Good Morning Uncle of Okinawa
Andrew (Jack) Musick
Ryukyus University, Japan
One of my favorite things about living in Okinawa was being able to talk and connect with local people. One person I would like to introduce is named Mr. Kinjo, but he’s commonly called Ohayo Ojisan (Good Morning Uncle).
He is a minor celebrity in Okinawa. He is famous because for over 20 years, he has been standing on the side of roads in Okinawa waving to people. He wears flowers on his head and decorates his scooter with fake flowers, streamers and flags. He is known all over Okinawa because each week he picks a different place, and from Monday to Friday of that week, he stands and sits on the side of the road waving at cars, and greeting the people who walk by him. On the weekends he goes to a different location.
Sometimes you’ll see him in Shintoshin, sometimes on the 330 (the san san maru, a highway in Okinawa running North/South) by the Ginowan city office, maybe he’s in Tomigusuku or Itoman, and sometimes other places. I heard many rumors about him—because people talk about celebrities and eccentrics. Some people think his son died and so he waves at cars to tell people to drive safely, others think he’s rich, most people just think he’s crazy. I got to know him a little bit, and he’s not crazy. He’s very smart, speaks fluent English, and is learning French. He knows a lot about Astronomy, and can even talk about it in English.
One week he was on the sidewalk in Tomigusuku, at an intersection across from a company I was working for. I spoke with him for five to ten minutes every day that week. Because it was Christmas time, I was wearing reindeer antlers and a Santa hat, and I was able to get a picture with him, while he wore his normal flowers and tangerines.
One day, as I was standing with him, a group of school children came by and talked to him. A little girl asked him in the most innocent voice, “Why do you wear tangerines on your head?” He answered, “kirei dakara (because they are beautiful)”. A couple hours later I went out to get some teaching materials from my car and as I passed Ohaiyo Ojisan, there were many backpacks strewn about him on the ground. I asked where they kids were, but he didn’t know. The parking lot was around the corner on a hill behind where he was standing. Not far from my car the same children were jumping off a small hill and landing on a pile of weeds that had been cut and piled up the day before. They asked me to join in and play with them.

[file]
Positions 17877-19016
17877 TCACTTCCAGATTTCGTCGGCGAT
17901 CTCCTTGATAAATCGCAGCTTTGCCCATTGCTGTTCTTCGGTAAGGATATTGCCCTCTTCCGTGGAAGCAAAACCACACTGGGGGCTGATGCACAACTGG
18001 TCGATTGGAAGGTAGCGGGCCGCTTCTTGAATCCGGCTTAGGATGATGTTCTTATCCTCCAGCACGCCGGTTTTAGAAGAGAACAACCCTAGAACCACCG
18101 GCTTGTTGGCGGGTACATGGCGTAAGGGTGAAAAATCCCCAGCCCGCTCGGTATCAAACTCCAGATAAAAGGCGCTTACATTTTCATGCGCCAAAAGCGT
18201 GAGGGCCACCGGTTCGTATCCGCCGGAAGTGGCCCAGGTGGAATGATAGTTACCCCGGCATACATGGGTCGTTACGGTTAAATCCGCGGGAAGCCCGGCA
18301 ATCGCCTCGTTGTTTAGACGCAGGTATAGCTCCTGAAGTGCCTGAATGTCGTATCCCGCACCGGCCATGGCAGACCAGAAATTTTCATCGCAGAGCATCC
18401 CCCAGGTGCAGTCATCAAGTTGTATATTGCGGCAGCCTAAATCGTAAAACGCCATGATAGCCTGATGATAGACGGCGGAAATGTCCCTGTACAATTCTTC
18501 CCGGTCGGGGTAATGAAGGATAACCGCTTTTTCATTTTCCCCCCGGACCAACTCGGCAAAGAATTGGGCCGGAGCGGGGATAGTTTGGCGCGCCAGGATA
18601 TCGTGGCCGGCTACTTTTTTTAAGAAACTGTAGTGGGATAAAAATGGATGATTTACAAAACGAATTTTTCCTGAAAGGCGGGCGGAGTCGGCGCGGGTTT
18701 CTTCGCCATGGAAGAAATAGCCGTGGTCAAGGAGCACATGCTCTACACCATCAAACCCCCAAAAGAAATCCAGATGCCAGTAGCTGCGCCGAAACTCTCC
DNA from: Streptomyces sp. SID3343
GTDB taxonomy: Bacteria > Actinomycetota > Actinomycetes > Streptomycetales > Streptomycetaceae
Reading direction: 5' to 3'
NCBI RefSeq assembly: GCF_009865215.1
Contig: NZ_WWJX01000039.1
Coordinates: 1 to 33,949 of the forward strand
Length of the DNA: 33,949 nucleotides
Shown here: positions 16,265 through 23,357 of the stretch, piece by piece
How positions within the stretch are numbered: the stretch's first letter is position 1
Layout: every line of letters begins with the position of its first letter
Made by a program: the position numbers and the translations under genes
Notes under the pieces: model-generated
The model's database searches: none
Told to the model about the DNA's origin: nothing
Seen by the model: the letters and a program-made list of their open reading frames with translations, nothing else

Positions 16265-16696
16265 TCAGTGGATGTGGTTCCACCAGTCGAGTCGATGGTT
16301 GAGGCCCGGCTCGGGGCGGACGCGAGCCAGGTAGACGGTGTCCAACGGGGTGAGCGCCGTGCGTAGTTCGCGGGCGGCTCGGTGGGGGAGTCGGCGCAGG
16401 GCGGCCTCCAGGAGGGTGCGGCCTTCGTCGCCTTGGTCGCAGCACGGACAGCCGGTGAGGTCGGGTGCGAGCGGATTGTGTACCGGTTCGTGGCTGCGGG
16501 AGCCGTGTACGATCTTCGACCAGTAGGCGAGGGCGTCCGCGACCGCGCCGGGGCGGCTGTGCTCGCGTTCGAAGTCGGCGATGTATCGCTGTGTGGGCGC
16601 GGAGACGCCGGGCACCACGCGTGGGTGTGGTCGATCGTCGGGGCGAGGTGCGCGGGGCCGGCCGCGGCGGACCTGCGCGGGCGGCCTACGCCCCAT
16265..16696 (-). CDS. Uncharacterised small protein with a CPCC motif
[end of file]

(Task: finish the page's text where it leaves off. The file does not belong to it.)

I got to meet Ohaiyo Ojisan once again the last time I was in Okinawa, in Febru-ary of 2015. This time he was in Itoman. I took my camera and was planning to interview him, but the way the conversation was going, I decided not to ask, and to just focus on talking with him. For over an hour he told me his life story, beginning from right after the Battle of Okinawa. He told me about being moved to many different POW camps all over the island, and finally being allowed to return home to Itoman. He remembered the US military setting up a theatre, and seeing Tarzan as a boy. He is eighty years old now, meaning he was just 10 years old during the bat-tle. He is very fit, and seems more like a sixty-year old man. He studied at a seminary in Tokyo, and worked for many years in other prefectures, before finally returning to Okinawa. Now, he is retired.
I told him the story of the little girl, and asked him in both English and Japanese, “I saw what you told a child, what would you say if an adult asked you that question: why do you wear tangerines on your head?” I don’t think he really gave me a straight answer.
He tells people that he founded his own religion. (But as near as I can tell, he does not have nor seek any followers or disciples.) He will gladly explain his beliefs to people if they ask him. The flag he flies every day is the flag of his religion. He says that there is neither God nor Buddha, and that this world is all that exists. But he thinks that he will live to be ten million years old.
Before I left he asked me for my phone number. I explained that I was leaving Okinawa, but I gave him my Japanese phone number and I asked for his. He told me to call him the next time I am in Okinawa. If you see him when you visit, stop by and talk to him! Even if you don’t speak any Japanese, it’s OK. I know that he would prefer to practice his English! One of his fans made a facebook page dedicated to him. It has over 50,000 followers! You can see video interviews with him in both English and Japanese on YouTube by looking up, “Ohayo Ojisan” and “Okinawa Good Morning Uncle”. You can locate many more Japanese videos by looking up “おはよう おじさん”.